“If you’re holding really good cards and the other player is not doing well, you think that you’re probably going to win a lot of money. But how much you win still depends on how much you bet and what cards come up,” Rosenthal explains. “When something good happens, equity goes up, and when something bad happens it goes down. We looked at both: equity going up as a result of a card being dealt – so, that being luck; as well as equity increasing as a result of the player’s betting – that being skill.”
The idea is that bad poker players can get just as lucky as good ones. The poker game simulations of Rosenthal’s team provide unique insight into the extent of the impact of luck.
The long run
“Whether you’re a good or bad player, the amount of luck will balance out. Whereas, for the skill part, if we wrote a program that plays strong poker, it would win more due to skill and if you had a poor player program, it would lose more due to skill. In the long run, when looking at a good versus a bad poker player, it is evident that the good poker player will win more. However, no matter how good a poker player is, this is not a golden guarantee that they will win every time,” explains Rosenthal. “As much as we would like to believe that our wins may be fully attributed to skill, in a game of poker, luck will always play a significant part.”
The research that Rosenthal and his students conducted, highlights a general principle about statistics and probability—that the more you repeat things, luck tends to balance itself out.
“Even if we’re just flipping a coin and seeing what fraction of the time we get heads, if I just flip a few coins maybe I get all heads or maybe I don’t get any heads. But, if I flip a thousand coins, it gets pretty close to fifty percent heads. We call that the law of large numbers,” explains Rosenthal.
This same way of thinking applies to their simulations. That is to say, simulated once or twice between two players, the result could very well be all luck. The worst player may win it all simply because they got the cards that they needed. In the long run, however, the golden luck of the players tends to fade away as skill comes into the picture as the winning factor.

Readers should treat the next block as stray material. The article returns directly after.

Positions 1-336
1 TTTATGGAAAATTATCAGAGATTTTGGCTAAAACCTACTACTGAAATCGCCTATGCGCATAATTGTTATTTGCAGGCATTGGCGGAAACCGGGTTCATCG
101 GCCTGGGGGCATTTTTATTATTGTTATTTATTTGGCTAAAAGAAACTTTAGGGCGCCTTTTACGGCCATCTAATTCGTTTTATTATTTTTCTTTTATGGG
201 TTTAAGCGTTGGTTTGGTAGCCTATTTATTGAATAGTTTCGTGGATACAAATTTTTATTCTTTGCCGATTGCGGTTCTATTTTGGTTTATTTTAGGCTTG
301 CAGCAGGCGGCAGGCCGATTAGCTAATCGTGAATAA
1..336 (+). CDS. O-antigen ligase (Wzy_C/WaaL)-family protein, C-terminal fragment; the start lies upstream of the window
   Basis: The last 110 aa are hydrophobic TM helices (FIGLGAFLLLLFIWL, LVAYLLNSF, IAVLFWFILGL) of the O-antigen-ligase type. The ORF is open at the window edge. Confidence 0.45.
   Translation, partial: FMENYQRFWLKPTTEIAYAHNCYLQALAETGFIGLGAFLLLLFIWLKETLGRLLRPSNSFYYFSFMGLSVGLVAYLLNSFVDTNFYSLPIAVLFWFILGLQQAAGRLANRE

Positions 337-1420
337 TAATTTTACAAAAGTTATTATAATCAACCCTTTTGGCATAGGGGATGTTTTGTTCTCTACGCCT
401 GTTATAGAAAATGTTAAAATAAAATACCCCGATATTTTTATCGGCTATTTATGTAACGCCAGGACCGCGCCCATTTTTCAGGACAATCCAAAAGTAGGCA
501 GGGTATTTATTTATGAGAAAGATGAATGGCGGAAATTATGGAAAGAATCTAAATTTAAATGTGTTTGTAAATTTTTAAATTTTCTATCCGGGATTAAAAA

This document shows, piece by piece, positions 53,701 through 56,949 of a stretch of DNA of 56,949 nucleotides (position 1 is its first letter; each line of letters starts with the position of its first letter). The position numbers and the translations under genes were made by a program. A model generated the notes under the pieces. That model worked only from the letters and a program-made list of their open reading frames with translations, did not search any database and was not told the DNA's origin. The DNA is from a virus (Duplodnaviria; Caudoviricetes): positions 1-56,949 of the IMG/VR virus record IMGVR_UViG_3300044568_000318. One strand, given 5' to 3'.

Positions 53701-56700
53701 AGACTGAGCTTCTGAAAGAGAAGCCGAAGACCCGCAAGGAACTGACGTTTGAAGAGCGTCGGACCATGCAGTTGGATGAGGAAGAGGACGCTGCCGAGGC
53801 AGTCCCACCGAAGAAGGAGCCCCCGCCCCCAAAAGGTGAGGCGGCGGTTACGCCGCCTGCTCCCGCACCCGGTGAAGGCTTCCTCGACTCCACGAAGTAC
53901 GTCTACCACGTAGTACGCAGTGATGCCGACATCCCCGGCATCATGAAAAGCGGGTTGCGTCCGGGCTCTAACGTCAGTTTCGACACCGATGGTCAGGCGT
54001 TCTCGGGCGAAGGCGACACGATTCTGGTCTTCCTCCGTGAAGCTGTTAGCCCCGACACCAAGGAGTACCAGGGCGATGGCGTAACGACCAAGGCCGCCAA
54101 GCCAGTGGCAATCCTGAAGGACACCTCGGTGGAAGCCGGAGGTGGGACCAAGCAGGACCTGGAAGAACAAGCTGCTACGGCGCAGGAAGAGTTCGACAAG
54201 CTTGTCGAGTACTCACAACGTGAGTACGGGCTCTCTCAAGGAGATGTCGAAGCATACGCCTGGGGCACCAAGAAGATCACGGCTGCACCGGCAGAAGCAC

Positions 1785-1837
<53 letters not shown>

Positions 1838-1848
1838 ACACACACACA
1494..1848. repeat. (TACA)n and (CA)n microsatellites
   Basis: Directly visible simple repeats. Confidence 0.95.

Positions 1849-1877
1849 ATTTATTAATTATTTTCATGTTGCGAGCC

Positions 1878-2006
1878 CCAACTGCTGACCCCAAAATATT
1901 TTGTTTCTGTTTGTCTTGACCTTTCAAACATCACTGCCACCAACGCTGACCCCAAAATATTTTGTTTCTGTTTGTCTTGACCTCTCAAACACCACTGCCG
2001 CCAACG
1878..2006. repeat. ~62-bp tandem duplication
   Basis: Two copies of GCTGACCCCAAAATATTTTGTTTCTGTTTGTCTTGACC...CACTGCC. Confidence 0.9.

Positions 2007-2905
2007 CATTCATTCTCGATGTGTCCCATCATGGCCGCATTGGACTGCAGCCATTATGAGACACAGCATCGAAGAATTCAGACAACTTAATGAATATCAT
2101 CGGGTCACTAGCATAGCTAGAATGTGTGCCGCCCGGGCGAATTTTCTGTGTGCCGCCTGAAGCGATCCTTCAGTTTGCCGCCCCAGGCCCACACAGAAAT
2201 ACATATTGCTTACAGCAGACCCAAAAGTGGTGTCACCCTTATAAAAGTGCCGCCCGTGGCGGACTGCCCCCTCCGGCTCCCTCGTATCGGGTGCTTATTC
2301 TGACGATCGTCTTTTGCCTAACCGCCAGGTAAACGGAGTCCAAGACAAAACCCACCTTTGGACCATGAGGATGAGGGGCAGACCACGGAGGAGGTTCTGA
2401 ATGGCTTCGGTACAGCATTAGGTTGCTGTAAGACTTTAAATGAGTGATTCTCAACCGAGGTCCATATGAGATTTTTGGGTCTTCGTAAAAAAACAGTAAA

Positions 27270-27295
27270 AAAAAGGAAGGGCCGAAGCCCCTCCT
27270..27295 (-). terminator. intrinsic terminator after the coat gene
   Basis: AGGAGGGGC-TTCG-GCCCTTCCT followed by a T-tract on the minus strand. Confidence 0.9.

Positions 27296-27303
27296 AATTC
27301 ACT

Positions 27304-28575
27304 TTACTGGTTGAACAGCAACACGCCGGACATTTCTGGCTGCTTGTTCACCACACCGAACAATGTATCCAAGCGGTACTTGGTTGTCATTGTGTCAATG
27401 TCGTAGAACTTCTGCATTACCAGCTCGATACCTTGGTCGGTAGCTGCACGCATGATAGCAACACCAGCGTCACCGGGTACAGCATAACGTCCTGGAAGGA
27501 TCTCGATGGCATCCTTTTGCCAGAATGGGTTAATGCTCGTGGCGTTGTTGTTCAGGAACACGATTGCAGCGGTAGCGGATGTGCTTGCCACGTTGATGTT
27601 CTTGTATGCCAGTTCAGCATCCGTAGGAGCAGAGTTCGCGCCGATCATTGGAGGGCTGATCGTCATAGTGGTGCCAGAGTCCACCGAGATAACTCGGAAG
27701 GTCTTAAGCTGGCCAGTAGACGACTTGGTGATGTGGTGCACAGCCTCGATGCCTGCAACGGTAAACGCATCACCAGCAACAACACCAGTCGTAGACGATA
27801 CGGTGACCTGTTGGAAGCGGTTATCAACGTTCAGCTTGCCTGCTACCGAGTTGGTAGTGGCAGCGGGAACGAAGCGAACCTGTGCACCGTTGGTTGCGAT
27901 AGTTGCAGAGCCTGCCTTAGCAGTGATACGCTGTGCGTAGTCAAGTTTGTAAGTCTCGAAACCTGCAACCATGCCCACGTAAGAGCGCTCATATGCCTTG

Probability thinking and decision making
Rosenthal’s interest in luck versus skill has become a significant point of public outreach for him. In his two books, Struck by Lightning: The Curious World of Probabilities (2006), and Knock on Wood: Luck, Chance, and the Meaning of Everything (2018), Rosenthal offers the general public an engaging, informative, and fun way to approach questions around probability and luck. Rosenthal's expertise in the field of statistical probability and around questions of luck versus skill have earned him something of a celebrity status in this field. He is frequently contacted by companies and media organizations requesting his comments and expertise.
Whether it’s debating your chances of whether or not a job interview will go well, or easing fears of flying, Rosenthal’s work offers a unique insight into how luck, both good and bad, is commonly perceived and/or misunderstood.
Rosenthal’s research in the field of probability can have a positive influence in challenging people’s views of everyday life probabilities. As he likes to put it, “It can influence people’s behaviour. They might make different decisions about gambling and lotteries and won’t be as afraid of flying because they realize how unlikely it is to win the lottery or die in a plane crash. I think that public outreach about randomness can have a positive influence, spreading probability thinking to a larger group.”